A 64-year-old, 12-inch, cast iron gas main cracked in Paramus last week. Traffic snarled on Rt. 17 while we made emergency repairs…again. That was the third time in two years we’ve had to patch up this section of pipe. Installation of a replacement gas main is underway. Continue reading
As days grow colder, many New Jersey families are relying on natural gas to keep their homes warm and comfortable.
Increasingly, in many parts of the U.S., we’re also turning to inexpensive, abundant natural gas to generate the electricity that powers our homes and businesses.
In New Jersey, we traditionally have relied on a diverse mix of fuel to generate electricity – about half our energy has come from nuclear, with the remaining split between natural gas and coal, and more recently a small but growing amount of solar (currently in the range of 4 percent) . Continue reading
A view of the Salem Unit 1 containment under construction.
By the time David Jansen came to work at the new nuclear power plant being built along the eastern bank of the Delaware River, the massive construction project was the biggest thing he had ever seen.
The containment for Salem Unit 1 was halfway done, and “Salem 2 was a big muddy hole in the ground,” Jansen said.
That was in 1970. At any given time, a visitor might have seen as many as 5,000 workers on Artificial Island – construction workers, engineers, electricians and the many people who supported them. That number also included future nuclear plant operators, like Jansen, who eventually would man the controls of the brand-new nuclear reactor.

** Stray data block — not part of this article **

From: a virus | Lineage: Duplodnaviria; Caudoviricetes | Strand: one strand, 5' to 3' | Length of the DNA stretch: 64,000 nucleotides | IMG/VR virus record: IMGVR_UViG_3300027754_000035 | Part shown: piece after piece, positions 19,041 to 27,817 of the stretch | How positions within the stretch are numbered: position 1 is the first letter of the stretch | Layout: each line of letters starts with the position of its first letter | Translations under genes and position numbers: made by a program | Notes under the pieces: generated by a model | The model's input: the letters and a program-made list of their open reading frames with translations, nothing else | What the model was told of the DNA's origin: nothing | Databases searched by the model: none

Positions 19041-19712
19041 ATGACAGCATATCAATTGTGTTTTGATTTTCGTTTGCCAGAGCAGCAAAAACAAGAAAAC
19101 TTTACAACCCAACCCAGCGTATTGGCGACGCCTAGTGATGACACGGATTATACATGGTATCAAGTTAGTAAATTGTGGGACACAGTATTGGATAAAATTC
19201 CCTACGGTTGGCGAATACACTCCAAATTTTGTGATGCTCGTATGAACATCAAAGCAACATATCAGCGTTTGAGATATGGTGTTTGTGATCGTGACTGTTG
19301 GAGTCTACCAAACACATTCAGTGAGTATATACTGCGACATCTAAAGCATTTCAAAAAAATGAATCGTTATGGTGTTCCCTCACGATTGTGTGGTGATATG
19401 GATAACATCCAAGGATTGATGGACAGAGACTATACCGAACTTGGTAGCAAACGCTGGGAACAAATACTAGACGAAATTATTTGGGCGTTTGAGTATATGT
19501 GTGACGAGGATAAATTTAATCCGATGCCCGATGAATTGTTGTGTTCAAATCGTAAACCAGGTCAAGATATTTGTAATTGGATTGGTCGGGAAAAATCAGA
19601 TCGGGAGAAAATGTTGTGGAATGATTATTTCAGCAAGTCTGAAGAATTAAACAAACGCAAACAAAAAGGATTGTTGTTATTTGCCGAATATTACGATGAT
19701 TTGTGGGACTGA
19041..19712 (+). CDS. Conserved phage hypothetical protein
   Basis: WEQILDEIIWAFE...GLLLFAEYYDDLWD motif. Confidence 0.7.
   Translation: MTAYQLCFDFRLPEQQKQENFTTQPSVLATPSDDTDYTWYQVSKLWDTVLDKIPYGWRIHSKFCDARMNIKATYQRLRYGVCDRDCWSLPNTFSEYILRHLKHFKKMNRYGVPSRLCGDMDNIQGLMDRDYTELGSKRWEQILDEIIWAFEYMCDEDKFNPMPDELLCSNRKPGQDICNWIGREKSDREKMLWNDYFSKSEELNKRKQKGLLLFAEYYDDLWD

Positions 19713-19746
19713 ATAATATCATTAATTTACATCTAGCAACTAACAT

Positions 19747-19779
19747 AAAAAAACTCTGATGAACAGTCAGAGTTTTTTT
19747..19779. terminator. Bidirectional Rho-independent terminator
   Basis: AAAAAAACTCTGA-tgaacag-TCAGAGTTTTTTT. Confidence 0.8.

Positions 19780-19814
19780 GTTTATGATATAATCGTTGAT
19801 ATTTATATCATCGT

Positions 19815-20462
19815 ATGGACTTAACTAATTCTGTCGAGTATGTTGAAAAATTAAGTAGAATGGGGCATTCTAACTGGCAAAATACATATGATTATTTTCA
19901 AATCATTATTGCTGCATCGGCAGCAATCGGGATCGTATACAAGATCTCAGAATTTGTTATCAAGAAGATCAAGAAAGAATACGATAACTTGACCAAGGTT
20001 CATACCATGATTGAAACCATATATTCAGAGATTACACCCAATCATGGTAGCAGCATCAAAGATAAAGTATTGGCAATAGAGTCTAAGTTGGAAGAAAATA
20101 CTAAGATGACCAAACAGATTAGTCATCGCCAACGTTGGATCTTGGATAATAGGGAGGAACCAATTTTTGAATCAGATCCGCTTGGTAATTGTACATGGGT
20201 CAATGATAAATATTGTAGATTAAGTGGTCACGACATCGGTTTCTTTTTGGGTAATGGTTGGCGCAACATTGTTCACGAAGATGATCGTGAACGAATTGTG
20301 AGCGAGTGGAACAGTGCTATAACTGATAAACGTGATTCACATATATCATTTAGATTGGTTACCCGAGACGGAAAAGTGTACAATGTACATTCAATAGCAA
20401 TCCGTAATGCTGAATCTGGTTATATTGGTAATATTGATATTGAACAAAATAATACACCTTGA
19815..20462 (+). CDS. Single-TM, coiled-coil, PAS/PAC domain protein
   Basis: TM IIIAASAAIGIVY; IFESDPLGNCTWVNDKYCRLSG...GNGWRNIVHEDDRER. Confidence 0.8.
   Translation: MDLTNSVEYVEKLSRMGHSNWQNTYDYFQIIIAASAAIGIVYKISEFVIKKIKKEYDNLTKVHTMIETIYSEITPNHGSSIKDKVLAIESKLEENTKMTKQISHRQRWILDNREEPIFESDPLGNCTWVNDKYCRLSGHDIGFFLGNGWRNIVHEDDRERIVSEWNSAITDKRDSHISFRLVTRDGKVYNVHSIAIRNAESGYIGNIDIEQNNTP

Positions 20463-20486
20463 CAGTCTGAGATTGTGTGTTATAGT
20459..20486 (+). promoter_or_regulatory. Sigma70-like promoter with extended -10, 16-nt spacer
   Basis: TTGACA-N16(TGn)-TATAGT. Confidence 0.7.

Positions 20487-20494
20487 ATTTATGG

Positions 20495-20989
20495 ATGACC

“I was in awe of the complete size of the operation,” Jansen said. Continue reading
Natural gas leaks are a persistent challenge for utility companies. Like other utilities, PSE&G monitors its system carefully, and fixes any leaks that pose a safety risk quickly. But other leaks that don’t pose an immediate hazard can linger while companies work their way through upgrading thousands of miles of old infrastructure. When these non-hazardous leaks add up, however, they create an environmental concern. That’s because methane – the main ingredient in natural gas – has more than 84 times the warming power of carbon dioxide over a 20-year timeframe.
Frigid weather is on the way, and you likely will bundle up to keep your body heat in and the cold out. But, have you thought about if your home is appropriately “dressed” for winter?